Revised March 20, 2003

By Joel Friedman, Richard Kogan, and John Springer

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Despite the dramatic deterioration in the budget picture over the past two years, President Bush is proposing tax cuts that total $1.6 trillion through 2013, according to the Joint Committee on Taxation.  This would more than double the amount of tax cuts enacted since he took office.  Moreover, this $1.6 trillion estimate leaves out two key additional costs:

When the added interest payments and AMT relief after 2005 are included, the total cost of the Administration’s tax-cut agenda rises to $2.7 trillion through 2013.

The cost of these proposals, which are described below, will continue to mount in later decades.  This is of critical importance because starting in the 2010s, the large-scale retirement of the baby boomers (and the resulting increase in Social Security and Medicare costs) will place intense pressure on the budget even without these tax cuts.  In other words, the revenue loss from the tax cuts will skyrocket at the same time as the need for revenue to finance the baby boomers’ retirement increases.

The Administration’s “Economic Growth” Package

The two major pieces of the growth package are the elimination of individual taxes on corporate dividends and the acceleration of certain pieces of the 2001 tax cut — such as the cuts in income tax rates for upper-income filers and the expansion of the child tax credit — so they take full effect in 2003.  Although a response to the continuing slow economy, the package is very poorly designed as an economic stimulus.  Only about $40 billion of its cost would occur this fiscal year, when a stimulus is needed.  In addition, most of the benefits of the package would go to higher-income households, which are less likely than lower-income households to inject new funds they receive into the economy by spending them immediately.

Cost of Bush Administration Tax-Cut Agenda,

2003-2013 (in billions)


Revenue Loss



“Economic Growth” Package




Make 2001 Tax Cuts Permanent




All Other Bush Tax Proposals




Fix Alternative Minimum Tax








The Administration states that the package will provide an average tax cut of $1,083 in 2003.  However, four-fifths of taxpayers will receive less than this amount.  The average figure is skewed upward by the much larger tax cuts that higher-income families would receive.  For example, households with incomes over $1 million would receive an average tax cut of $90,222.  (Similarly, the Administration has used averages in a misleading fashion to overstate the benefits of the plan to the elderly and small business owners.)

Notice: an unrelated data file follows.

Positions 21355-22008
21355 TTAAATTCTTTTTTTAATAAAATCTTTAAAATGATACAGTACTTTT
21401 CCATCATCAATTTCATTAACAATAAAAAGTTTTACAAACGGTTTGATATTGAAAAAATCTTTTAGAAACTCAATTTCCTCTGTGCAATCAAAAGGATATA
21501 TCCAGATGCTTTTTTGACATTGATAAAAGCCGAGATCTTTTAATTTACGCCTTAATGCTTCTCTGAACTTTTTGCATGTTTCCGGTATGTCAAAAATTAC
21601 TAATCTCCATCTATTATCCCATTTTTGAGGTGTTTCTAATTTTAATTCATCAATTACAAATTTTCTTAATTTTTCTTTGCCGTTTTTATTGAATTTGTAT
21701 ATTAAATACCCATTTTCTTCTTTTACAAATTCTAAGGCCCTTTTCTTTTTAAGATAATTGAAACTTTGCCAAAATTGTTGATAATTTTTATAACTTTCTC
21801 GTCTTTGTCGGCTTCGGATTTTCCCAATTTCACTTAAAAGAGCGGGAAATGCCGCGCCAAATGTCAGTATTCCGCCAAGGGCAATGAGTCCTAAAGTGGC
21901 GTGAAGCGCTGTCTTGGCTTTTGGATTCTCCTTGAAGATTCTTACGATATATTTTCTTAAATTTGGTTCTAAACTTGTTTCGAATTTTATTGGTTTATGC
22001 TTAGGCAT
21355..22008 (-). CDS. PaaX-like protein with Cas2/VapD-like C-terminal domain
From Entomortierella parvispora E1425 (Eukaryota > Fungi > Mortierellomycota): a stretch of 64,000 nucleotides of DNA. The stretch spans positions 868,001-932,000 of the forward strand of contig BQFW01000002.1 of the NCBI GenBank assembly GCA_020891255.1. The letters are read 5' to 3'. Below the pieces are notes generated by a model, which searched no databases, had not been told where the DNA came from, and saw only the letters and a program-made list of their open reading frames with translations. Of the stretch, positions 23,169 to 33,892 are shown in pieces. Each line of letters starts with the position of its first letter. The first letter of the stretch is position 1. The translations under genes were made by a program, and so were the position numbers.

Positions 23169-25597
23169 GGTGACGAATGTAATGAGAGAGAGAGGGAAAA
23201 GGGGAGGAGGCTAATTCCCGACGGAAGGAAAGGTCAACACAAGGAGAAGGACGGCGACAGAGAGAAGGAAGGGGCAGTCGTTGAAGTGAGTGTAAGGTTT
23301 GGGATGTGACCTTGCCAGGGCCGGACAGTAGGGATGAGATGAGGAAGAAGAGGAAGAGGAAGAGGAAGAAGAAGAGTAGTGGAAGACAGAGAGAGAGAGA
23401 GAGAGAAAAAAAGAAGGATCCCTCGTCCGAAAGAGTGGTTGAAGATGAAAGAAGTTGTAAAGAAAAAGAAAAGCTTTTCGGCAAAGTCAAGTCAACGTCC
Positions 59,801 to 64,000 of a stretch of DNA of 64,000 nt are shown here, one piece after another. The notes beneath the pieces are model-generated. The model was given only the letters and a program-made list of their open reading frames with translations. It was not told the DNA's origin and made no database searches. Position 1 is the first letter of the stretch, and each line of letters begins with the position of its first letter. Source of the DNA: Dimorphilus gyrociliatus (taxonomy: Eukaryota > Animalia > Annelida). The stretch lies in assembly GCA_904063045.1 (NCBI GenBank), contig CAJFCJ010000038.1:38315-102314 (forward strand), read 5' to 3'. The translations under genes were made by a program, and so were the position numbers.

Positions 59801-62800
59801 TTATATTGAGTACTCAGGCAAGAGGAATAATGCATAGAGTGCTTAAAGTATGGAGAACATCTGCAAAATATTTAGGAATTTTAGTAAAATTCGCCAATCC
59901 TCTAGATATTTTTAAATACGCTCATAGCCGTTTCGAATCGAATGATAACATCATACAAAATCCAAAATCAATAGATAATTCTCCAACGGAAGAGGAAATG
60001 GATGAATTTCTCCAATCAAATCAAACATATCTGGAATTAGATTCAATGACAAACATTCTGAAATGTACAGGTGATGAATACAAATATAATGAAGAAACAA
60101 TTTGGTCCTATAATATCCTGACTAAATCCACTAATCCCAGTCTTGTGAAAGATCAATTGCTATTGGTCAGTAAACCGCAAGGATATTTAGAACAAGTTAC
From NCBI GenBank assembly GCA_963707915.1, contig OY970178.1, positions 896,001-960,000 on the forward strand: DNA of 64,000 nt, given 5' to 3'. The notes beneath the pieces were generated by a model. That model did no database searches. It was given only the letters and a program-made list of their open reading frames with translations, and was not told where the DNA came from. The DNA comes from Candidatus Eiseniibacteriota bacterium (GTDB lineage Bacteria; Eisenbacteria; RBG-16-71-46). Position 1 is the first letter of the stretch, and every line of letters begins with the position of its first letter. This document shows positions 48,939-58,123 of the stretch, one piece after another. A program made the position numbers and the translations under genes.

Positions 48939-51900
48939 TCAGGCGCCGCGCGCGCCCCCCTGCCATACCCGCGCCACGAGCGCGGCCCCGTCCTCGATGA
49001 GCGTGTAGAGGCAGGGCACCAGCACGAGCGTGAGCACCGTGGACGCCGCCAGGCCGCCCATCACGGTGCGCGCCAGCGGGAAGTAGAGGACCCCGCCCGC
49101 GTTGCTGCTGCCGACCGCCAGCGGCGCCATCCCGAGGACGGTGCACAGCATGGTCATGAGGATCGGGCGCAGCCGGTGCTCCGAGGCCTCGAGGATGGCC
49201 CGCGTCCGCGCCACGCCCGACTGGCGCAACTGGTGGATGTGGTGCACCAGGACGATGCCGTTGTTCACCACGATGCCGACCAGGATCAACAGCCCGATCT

Making the Entire 2001 Tax Cut Permanent

Like the “growth package,” the 2001 tax cut — which is scheduled to expire by the end of 2010 — is aimed primarily at upper-income households.  For example, when the tax cut is fully in effect, the total benefits it provides just to the top 1 percent of taxpayers will be 1½ times the size of the Department of Education budget and nearly nine times the size of the EPA budget.

Making the tax cut permanent would lock in these revenue losses, requiring large and growing cuts in federal programs in coming years.  It also would primarily benefit a group whose income has risen much more rapidly than that of lower- or middle-income households.

Tax-Free Savings Accounts and Other Tax-Cut Proposals

The Administration proposal to create two new individual savings accounts would give high-income households a major new opportunity to shift savings into tax-free accounts.  For example, a wealthy couple with two children would be able to put $45,000 a year into tax-free accounts.  Since as the Treasury Department acknowledges, more than half of all households have negligible assets for investment or none at all, they have little to gain from the proposal.

In addition, while the proposal’s short-term cost is negligible (creating the illusion of affordability), its long-term cost could be massive.  Under the accounts the proposal would create, earnings would accumulate tax free and would not be taxed upon withdrawal.  Over time, the proposal would significantly reduce the amount of investment income that would be taxed.

The President’s new budget also contains more than two dozen smaller tax cuts in a variety of areas.  A number of these are costly and could have damaging effects.  For example, the proposed tax credit for the purchase of individual health insurance would weaken employer-based health coverage, but is unlikely to make comprehensive health insurance coverage affordable for most lower-income individuals and families.

Fixing the Alternative Minimum Tax

Roughly 2 million taxpayers face the Alternative Minimum Tax today; close to 40 million will face it a decade from now unless action is taken.  The Administration has included temporary AMT relief in its “growth package,” delaying the advent of this problem through 2005.  Further, the Administration has said it plans to continue AMT relief after 2005 but does not include these costs in its budget.  The estimate given in the table reflects the cost of continuing to limit the AMT after 2005 along the lines of the Administration’s AMT relief proposal that would run through 2005.  (The AMT could be reformed in a deficit-neutral fashion, such as by directing the tax away from the middle class and increasing it for higher-income taxpayers, but the Administration has given no indication that it will agree to such a solution and no one expects it to do so.)